W while tens of thousands
on the other side of the
Wi globe recently received
1 ir first taste of democracy by
' rising their right to vote,
nically in Citrus County the
perished freedoms and rights
Shat form the foundation of our
government were still being put
1A local restaurant
hIner took steps to
!p.ow a customer THE I
t of his facility
(cause he would Flag-l
Bot join in a cele- recalled
!tion of. waving
One was admirably OUR O0
Passionate about Take thl
Is country.and his roa
sb w of pride; the
9, er equally disturbed that his
ihts were being infringed
ipon. because he was being
.Oreed to wave a flag rather than
at his salad.
;low strange and often frus-
Vating it is that the flag that sym-
bolizes the rights that our coun-
try's men and women have
bought so valiantly to preserve
also symbolizes the rights for
others to not agree. The flag that
I4as led troops into battle and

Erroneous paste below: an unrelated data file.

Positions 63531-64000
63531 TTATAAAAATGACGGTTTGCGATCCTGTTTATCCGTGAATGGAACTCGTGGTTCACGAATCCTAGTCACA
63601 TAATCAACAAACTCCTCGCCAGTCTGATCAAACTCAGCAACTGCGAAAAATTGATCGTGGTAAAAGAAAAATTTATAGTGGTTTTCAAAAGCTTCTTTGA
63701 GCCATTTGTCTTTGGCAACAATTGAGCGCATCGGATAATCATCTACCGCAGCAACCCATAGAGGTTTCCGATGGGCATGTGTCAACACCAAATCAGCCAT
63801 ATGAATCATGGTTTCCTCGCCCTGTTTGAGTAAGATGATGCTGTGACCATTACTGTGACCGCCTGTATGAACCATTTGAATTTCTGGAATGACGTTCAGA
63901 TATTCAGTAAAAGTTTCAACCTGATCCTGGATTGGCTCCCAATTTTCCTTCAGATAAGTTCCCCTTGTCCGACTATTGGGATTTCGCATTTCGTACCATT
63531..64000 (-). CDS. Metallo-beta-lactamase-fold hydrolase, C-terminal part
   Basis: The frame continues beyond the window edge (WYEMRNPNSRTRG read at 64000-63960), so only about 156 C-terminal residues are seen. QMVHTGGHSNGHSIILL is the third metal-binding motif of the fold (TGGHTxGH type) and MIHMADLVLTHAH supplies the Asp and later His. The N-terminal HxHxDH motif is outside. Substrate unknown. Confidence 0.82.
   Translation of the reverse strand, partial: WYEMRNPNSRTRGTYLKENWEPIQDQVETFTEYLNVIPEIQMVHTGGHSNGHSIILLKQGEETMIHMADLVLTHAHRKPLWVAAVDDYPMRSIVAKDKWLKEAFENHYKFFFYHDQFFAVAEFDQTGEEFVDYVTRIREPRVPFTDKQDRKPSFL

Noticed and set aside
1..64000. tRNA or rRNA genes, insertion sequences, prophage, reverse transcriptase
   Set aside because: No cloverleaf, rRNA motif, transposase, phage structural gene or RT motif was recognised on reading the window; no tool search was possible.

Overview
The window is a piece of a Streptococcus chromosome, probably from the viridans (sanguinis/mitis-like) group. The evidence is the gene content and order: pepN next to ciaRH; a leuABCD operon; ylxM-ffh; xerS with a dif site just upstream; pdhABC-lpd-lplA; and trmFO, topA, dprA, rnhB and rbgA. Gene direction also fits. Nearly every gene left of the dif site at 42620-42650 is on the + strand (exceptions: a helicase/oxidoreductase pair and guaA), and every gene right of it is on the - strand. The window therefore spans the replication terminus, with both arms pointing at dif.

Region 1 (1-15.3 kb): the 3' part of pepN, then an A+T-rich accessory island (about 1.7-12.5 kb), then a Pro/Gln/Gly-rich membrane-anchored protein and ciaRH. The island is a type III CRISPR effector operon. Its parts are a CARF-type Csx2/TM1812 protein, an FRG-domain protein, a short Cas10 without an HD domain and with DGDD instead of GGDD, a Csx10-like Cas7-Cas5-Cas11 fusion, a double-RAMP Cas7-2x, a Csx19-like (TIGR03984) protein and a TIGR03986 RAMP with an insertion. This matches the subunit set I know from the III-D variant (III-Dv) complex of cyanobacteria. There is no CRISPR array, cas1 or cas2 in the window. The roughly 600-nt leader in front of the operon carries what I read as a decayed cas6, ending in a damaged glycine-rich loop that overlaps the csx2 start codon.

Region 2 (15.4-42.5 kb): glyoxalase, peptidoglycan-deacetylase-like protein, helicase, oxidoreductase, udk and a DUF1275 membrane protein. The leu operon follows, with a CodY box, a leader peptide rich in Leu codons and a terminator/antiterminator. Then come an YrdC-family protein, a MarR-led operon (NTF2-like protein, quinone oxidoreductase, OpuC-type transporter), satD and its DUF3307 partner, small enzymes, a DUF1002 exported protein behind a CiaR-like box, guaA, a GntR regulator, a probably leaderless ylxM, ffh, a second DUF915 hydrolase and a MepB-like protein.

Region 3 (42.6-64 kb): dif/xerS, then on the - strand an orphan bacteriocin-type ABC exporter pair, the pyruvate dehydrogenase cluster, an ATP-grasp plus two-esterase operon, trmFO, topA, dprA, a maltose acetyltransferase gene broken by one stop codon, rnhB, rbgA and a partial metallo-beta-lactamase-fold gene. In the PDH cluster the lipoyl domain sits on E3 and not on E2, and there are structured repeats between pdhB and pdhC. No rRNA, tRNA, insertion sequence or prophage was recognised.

4las been draped over coffins of
tPose who have fought to defend
it is the same symbolic guaran-
tee that no one can be forced to
Wave it or denied privileges in a
Public venue if he or she opts not
to wave it.
-This Homosassa restaurant is
privately owned, but is still con-
4idered to be a public place of
business and, therefore, should
i ot refuse service to any cus-
Simply stop S0
To the people of Citrus
Iills who drive on Man-0-
\ar and go through the
Hllamiltonian: There is a
Irge octagon sign that has
qight sides that means ,
octagon that's painted CA".
r'ed with four big letters on
i They are "S-T-O-R" That 563-
r leans you do not go
through the intersection at
30 mph. You bring your vehicle to a
*top; that means not moving. That's
because the cars driving
Hamiltonian do not have to stop.
when two vehicles occupy the same
place, same time, that's not good.
That's called an accident. Most like-
ly, a car passes, into the driver's side
or into the passenger's side. So
wake up, folks. Those are not street
decor tihajs.' They mean something..
The president's pushing for torte
rMform nationwide at a $250,000